http://business.timesonline.co.uk/article/...1915103,00.html

MORTGAGE RISE
  • Value of buy-to-let mortgages outstanding in 2004: £52.2 billion
  • Value of buy-to-let mortgages outstanding in 1999: £5.2 billion
  • Increase in number of buy-to-let mortgages outstanding from 1999 to 2004: 718 per cent
  • Increase in October of consumers approaching moneysupermarket.com for advice on buy-to-let mortgages: 25 per cent
  • Percentage of all mortgages that are buy-to-let mortgages in arrears: 0.7 per cent
  • Top five buy-to-let mortgage lenders in the UK: Mortgage Express, Birmingham Midshires, The Paragon Group, Cheltenham & Gloucester, Bristol & West

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This is a rather strange measure IMO. Why don't they tell us what the percentage of BTL mortgages in arrears is out of all BTL mortgages I wonder?

Indeed it is.

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“They’re not going to complete,” he said. “I’ve heard from various places today that people are in an absolute panic about it.”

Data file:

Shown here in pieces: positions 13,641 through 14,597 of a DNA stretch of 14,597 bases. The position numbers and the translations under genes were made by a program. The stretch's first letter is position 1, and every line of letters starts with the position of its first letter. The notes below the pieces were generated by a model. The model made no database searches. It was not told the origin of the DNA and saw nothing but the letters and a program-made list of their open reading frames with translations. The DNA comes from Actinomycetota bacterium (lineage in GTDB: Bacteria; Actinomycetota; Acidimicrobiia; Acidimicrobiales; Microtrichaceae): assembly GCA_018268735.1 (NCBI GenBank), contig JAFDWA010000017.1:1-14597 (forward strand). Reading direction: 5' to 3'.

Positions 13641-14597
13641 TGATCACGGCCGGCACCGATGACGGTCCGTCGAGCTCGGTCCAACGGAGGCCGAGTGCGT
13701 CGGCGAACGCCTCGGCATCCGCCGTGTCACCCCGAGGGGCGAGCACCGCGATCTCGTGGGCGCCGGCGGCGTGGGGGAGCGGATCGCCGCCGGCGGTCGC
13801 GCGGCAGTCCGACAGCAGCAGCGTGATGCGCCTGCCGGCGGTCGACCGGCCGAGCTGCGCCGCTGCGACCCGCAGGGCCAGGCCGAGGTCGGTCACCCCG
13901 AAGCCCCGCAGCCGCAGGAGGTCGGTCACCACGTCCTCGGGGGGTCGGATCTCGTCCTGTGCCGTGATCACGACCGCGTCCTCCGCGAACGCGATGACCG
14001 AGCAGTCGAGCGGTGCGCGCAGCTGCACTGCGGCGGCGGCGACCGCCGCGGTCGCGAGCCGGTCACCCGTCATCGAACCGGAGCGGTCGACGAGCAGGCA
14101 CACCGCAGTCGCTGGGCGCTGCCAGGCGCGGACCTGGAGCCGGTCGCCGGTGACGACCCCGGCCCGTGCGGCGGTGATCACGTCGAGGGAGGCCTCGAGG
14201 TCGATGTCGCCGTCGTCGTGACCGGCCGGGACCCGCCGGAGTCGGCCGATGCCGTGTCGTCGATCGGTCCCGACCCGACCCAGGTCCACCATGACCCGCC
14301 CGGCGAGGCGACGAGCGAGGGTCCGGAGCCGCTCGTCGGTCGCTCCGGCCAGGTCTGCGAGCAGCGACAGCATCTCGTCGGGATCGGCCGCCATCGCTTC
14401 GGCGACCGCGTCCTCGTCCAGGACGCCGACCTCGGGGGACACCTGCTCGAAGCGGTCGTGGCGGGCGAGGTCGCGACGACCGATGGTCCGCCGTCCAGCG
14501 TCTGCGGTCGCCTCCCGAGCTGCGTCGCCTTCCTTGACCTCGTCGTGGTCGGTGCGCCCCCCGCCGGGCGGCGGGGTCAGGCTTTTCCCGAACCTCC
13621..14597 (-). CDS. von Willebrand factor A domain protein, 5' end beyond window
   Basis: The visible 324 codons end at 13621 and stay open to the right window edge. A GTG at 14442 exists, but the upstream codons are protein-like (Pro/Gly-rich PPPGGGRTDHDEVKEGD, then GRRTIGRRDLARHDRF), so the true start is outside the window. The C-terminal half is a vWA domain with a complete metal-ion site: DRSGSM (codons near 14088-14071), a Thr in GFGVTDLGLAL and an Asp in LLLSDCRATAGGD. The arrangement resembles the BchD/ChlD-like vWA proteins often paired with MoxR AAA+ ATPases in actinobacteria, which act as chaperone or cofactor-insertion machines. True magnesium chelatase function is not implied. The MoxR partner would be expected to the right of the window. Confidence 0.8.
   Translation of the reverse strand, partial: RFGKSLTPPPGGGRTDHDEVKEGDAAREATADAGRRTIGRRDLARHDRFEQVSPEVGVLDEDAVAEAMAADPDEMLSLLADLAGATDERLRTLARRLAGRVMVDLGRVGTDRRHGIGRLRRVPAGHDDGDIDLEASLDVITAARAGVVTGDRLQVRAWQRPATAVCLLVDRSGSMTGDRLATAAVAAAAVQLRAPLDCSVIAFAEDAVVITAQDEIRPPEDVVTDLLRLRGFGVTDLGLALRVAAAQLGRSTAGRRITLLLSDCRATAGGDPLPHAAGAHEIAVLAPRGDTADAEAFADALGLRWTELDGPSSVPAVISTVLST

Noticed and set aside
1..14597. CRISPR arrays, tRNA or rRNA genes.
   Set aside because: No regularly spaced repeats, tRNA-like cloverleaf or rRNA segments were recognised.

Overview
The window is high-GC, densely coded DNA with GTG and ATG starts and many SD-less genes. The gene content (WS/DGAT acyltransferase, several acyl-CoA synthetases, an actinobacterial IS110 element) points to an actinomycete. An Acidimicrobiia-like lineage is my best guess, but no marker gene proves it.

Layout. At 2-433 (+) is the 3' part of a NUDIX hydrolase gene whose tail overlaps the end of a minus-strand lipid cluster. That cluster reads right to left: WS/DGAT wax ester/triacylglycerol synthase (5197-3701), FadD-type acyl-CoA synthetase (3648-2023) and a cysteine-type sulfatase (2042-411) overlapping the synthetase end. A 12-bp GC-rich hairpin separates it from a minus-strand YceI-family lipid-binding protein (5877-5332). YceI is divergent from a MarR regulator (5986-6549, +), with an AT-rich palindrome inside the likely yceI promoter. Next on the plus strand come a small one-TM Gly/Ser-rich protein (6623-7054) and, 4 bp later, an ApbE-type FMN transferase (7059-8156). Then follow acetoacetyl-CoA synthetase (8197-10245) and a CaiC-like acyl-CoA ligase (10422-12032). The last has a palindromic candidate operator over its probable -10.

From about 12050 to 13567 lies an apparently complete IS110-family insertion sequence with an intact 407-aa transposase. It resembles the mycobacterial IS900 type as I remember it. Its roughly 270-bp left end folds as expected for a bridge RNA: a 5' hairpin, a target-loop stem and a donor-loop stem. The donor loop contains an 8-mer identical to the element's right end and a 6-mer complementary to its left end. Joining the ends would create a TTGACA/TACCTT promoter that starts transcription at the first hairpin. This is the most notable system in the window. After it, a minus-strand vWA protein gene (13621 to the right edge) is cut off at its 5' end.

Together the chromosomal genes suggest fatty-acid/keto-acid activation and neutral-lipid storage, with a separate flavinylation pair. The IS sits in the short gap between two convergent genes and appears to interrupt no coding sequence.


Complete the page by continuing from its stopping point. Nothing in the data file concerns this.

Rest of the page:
Ha ha ha ! I'm running out of champagne, I think I'd better get some more in.

The broker said that the market was overheated, with developers doing deals on the property price that, in effect, defraud lenders

This has been known about for some time hasn't it - but as ever no-one seems to have really batted an eyelid. Just proof it were needed though, that this whole Ponzi scheme called the UK housing market has been propped up by FRAUD at all levels of the system.

Let them all burn.

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This is a rather strange measure IMO. Why don't they tell us what the percentage of BTL mortgages in arrears is out of all BTL mortgages I wonder?

Well

£800,000,000,000 mortgage debt

£52,000,000,000

1/15th of all mortgage debt is BTL.

that makes more..?

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Guest wrongmove

This is a rather strange measure IMO. Why don't they tell us what the percentage of BTL mortgages in arrears is out of all BTL mortgages I wonder?

Specific BTL mortages are often quoted as making up 7% of the total. So that would be 10% of them in arrears.

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Ha ha ha ! I'm running out of champagne, I think I'd better get some more in.